Your body can signals potential problems going on beneath the surface in a variety of ways. Prime examples? Frequent brain fog and fatigue. These health hassles are often associated with menopause. However, those symptoms may instead be the result of a glutathione deficiency. (Glutathione is an essential bodily substance made from three animo acids called cysteine, glutamic acid, and glycine.) Keeping sufficient levels of glutathione in your body is necessary, as its antioxidant abilities help remove harmful toxins, especially in the liver. Fortunately, you can avoid a glutathione deficiency through simple changes to your diet.
“Glutathione deficiency affects almost every ill patient that walks into my office,” Mark Hyman, MD, author of the upcoming book Young Forever, says. “I call glutathione the ‘master detoxifier.’ It acts like fly paper to toxins, which stick to it in the liver so they can be eliminated by the body.” According to Dr. Hyman, toxins, poor diet, and stress can deplete glutathione. The result is a buildup of toxins that trigger fatigue, brain fog, blue moods, and more. Luckily, Dr. Hyman offers two recommendations for maintaining healthy levels of glutathione at all times.
2 Ways To Avoid a Glutathione Deficiency
If your doctor observes signs of a glutathione deficiency, they may order tests to confirm a potential diagnosis. In the meantime, start incorporating these tips into your everyday diet as shortfalls can be common:
- Eat sulfur-rich vegetables. Consuming sulfur-rich vegetables, like Brussel sprouts, may elevate glutathione levels, a study in the journal Carcinogenesis found. In the study, eating 300 grams of Brussel sprouts each day for three weeks increased glucosinolate levels in tissues for 10 adult participants. “Sulfur is the sticky molecule that gives glutathione its magic,” Dr. Hyman says. He also advises avoiding processed foods, which contain glutathione-depleting chemicals.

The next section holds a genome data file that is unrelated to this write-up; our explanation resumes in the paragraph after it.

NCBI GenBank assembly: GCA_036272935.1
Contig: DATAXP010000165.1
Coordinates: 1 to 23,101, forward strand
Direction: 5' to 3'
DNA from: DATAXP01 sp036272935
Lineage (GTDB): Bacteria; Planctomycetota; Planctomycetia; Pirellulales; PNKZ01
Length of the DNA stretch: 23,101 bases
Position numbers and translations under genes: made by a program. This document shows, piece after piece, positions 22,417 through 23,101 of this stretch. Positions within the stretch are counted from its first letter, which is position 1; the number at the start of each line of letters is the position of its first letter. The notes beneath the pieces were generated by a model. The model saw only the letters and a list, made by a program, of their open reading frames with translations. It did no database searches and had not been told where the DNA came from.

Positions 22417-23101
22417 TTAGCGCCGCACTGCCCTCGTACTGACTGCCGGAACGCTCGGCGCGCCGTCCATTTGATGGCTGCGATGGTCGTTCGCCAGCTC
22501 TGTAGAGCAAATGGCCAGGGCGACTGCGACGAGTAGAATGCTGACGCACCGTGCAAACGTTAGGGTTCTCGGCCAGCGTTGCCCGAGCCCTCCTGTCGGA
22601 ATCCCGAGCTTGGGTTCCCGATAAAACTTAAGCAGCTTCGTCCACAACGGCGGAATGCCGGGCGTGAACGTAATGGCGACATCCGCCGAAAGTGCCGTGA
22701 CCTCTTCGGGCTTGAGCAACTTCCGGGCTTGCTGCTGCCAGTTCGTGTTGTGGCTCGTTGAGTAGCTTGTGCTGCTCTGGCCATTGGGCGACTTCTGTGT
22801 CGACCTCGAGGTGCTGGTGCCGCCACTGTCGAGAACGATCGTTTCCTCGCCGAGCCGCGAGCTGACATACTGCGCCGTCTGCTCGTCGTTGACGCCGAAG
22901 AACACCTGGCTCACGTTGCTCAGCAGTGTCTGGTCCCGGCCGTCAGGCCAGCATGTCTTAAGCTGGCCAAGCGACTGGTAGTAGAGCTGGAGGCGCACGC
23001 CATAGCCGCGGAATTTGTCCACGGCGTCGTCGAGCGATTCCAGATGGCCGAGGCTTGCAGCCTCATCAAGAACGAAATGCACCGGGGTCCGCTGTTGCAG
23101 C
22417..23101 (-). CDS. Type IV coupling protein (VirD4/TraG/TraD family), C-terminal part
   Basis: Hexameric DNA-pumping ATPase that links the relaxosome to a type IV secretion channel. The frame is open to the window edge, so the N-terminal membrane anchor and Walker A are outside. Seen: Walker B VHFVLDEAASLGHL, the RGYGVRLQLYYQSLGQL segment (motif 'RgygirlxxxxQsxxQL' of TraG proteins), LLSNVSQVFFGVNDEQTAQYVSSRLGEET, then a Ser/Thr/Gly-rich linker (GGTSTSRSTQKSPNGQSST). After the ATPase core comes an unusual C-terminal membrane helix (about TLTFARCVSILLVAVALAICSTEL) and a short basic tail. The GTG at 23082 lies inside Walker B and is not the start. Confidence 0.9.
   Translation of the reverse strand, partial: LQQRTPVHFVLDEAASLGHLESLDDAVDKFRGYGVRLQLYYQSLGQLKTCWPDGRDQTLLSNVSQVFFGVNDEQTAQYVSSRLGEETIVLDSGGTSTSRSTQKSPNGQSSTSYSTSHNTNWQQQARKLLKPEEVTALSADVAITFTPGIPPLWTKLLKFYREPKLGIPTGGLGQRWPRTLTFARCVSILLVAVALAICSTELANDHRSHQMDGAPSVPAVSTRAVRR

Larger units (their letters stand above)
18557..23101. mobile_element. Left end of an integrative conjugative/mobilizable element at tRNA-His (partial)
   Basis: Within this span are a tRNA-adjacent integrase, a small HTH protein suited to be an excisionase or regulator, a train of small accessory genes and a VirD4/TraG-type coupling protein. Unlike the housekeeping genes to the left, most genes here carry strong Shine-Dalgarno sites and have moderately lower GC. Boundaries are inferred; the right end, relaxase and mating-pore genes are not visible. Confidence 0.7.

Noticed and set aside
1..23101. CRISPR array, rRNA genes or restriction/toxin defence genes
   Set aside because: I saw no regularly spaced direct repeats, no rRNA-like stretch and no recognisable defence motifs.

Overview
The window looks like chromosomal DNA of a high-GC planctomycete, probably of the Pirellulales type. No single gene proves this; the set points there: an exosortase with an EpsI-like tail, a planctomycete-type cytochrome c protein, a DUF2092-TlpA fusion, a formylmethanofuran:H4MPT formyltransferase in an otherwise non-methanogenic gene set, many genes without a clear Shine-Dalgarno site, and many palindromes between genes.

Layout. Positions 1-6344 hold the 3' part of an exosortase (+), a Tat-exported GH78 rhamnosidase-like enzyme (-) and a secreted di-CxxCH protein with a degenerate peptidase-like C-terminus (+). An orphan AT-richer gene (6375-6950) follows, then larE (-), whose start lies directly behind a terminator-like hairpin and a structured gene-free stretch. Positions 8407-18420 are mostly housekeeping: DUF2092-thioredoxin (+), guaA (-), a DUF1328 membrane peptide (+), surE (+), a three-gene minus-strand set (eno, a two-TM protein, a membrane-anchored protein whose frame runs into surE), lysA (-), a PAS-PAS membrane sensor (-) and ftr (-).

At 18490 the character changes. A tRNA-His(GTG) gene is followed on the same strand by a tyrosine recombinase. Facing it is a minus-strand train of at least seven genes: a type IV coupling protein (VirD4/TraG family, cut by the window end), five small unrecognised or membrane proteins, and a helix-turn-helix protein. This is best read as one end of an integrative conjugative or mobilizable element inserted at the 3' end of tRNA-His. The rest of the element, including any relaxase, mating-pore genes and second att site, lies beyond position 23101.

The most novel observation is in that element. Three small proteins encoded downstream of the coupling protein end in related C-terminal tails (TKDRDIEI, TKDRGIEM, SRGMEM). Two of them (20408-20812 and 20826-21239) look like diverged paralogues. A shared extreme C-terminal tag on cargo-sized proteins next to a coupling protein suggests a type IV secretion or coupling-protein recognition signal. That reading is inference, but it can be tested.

- Try this daily supplement. According to Healthline, adequate consumption of an amino acid called N-acetylcysteine (NAC) is key for replenishing glutathione in the body. “I take NAC every day,” Dr. Hyman notes. He adds that doctors typically advise taking 600 to 1,200 milligrams daily. (Note: Consult with your doctor before taking a new supplement.)
Concerns Surrounding the NAC Supplement
You may have heard about the controversy over NAC, which health experts recommend to boost glutathione and has been sold in supplement form for decades. But it’s still available, and Dr. Hyman says it’s safe.
“Sales of NAC supplements are permitted by the FDA,” Megan Olson, Senior Vice President and General Counsel for The Council for Responsible Nutrition, assures. In 2021, the FDA questioned NAC’s status as a dietary supplement as an inhaled form was approved back in 1963. While some retailers stopped making NAC as a result, others are offering it again. The reason: Last August, the FDA determined NAC can still be sold as a supplement. “While our full safety review of NAC remains ongoing, our initial review has not revealed safety concerns with respect to the use of this ingredient in or as a dietary supplement,” the FDA said in a statement.
This content is not a substitute for professional medical advice or diagnosis. Always consult your physician before pursuing any treatment plan.
A version of this article originally appeared in our print magazine, First For Women.
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